In a situation common to many emerging markets, in 1998 equity shares in Ukrainian firms were priced low relative to potential earnings. There was reason for greater pessimism about Ukraine than about other emerging economies in Eastern Europe, both those formerly part of the Soviet Union and those part of the outer empire COMECON states. From the Soviet collapse in 1991 through 1998, Ukraine suffered more than did other East European nations from political uncertainty arising from the internal east-west split; Ukrainian political and economic reforms came more slowly than they did in other emerging economies of the region; and a period of hyperinflation made long-term planning difficult for Ukrainian managers. But by 1998 Ukraine seemed to be on a path to growth and stability. President Kuchma, a man widely believed to have solid reformist credentials, had presented a reformist economic policy, though implementation remained a concern. The country had issued a new currency, the hryvna (Hr.), to replace the karbovonets (a stop-gap currency also known as the "coupon"). GDP had increased for several years in a row, and brokerage operations emerged for the nascent equities markets in this strategically placed country of 49 million people, sharing borders with growing markets in Russia and Poland. Particularly interesting to investors were firms in which Ukraine's agricultural endowment, large industrial infrastructure and workforce, and its position astride trade and transport routes between Russia and Western Europe provided advantages unique in the region.
Before the events of August 1998, Ukraine, like Russia, was a favorite choice of investors interested in emerging markets. If the risks were large, so were the potential returns. And the risks in Ukraine were very large indeed. Some markets are categorized as "emerging" for long periods because of systemic flaws; an especially important systemic flaw in the NIS was (and often still is) the absence of institutions for the protection of ownership rights, or a lack of integrity or authority in those institutions that have been created to protect them. Even where ownership rights are recognized in principle, the rights of shareholders, and especially minority shareholders, are often neglected. Ukraine was no exception. An illustration of this point is the case of the Dniproshyna Tire Plant, which took place in the heady days of 1997-98.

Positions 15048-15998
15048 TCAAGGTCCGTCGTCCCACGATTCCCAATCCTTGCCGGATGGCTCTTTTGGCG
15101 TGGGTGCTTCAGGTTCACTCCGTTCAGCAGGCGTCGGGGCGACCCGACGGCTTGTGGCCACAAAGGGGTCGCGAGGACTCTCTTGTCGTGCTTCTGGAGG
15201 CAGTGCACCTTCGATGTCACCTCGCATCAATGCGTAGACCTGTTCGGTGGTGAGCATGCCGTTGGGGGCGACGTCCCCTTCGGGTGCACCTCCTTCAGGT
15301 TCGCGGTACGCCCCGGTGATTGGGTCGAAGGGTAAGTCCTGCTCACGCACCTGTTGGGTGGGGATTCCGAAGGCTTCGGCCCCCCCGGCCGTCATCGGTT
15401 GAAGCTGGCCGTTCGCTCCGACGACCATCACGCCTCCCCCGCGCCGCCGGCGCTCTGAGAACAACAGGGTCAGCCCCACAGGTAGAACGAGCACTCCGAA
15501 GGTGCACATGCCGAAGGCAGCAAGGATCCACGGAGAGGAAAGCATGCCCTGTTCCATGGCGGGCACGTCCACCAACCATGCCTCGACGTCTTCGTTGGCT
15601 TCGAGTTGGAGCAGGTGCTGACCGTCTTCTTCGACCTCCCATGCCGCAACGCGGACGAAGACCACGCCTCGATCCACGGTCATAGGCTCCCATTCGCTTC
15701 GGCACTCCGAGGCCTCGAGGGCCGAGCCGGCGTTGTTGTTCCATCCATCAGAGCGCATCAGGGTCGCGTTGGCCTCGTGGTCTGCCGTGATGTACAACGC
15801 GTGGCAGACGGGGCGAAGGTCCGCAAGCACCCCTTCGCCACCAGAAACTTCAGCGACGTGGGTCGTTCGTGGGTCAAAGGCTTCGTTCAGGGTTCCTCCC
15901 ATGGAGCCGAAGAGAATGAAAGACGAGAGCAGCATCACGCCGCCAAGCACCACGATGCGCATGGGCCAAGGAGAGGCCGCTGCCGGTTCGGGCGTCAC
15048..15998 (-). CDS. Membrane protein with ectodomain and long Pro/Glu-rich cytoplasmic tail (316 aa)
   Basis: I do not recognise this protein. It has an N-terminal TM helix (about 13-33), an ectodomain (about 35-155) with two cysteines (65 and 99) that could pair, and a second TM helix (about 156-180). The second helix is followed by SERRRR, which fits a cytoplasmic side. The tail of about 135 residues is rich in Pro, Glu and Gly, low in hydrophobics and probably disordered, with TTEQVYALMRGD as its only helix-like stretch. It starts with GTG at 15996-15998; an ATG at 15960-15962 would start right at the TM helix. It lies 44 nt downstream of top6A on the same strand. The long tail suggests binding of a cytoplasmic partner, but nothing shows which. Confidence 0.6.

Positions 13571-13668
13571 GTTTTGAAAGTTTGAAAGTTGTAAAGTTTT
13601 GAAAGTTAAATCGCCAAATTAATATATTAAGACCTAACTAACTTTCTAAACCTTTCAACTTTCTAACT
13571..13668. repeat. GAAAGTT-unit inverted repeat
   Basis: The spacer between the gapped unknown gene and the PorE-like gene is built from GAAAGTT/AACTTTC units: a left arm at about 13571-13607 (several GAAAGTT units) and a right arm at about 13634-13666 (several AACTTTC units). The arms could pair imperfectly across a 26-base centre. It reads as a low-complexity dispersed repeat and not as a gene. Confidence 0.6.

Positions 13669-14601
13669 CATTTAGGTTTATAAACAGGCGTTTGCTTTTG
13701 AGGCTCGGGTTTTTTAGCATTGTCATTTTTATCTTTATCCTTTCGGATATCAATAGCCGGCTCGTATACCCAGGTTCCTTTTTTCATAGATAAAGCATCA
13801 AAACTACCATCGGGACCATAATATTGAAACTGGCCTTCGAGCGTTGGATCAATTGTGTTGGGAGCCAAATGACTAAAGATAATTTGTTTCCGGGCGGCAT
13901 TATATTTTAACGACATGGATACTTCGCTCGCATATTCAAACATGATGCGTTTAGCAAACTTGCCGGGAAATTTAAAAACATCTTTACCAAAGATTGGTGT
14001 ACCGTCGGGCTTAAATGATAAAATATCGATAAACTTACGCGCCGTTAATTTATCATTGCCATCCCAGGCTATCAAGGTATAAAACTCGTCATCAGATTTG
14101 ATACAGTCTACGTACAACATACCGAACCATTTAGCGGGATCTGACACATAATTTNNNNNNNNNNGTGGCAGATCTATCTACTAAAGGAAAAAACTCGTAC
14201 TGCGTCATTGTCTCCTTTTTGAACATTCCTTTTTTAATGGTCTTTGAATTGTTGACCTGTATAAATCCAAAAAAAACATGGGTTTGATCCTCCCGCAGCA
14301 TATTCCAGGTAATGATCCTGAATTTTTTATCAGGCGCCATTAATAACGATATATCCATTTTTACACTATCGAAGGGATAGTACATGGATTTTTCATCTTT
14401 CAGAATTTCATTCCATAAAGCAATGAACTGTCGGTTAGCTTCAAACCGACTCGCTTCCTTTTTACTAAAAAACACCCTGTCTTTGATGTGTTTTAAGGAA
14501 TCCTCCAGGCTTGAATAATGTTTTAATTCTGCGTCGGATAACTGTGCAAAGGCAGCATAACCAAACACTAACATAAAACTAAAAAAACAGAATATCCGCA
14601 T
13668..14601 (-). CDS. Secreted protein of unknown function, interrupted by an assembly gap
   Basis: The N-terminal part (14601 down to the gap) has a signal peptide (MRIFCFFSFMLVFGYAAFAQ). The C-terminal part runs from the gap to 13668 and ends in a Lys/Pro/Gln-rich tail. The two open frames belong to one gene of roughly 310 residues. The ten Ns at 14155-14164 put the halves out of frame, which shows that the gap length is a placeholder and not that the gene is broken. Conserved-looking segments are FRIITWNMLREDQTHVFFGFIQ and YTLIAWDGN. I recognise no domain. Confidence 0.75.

Ukrainian tire plants had been profitable in the 1990s, not unexpected given the country's supporting industrial infrastructure and access through established customer relationships to large markets in Russia, Eastern Europe, and parts of Asia. In November 1997, when the company's shares were trading at 60-65 Hr ($30-32), Dniproshyna's management decided to issue new shares at a price equal to their nominal value of 9.16 Hr per share, and to restrict purchase of these new shares to management and employees. Foreign investors owned 35% of the company's shares before the new issue, but the emission of new shares diluted their ownership share to 27%. Firms representing the foreign shareholders had been active in Ukraine for several years and challenged the move, but the Ukrainian Securities and Stock Market Commission stated that no laws had been violated. The Commission ruled that, according to the company's charter, management could make decisions about share emission without a general meeting of shareholders. In the wake of these actions the market price of Dniproshyna's shares fell by a greater percentage than the percentage increase in ownership share of management and employees, thus decreasing the value of these insiders' stock holdings. However, this price decrease hurt the foreign shareholders more, and the new ownership proportions remained in place.
Another problem for equities traders in Ukraine was the lack of coordination among registrars. (1) There were 270 registrars in Ukraine in 1998, some of which were controlled by the companies that used them. …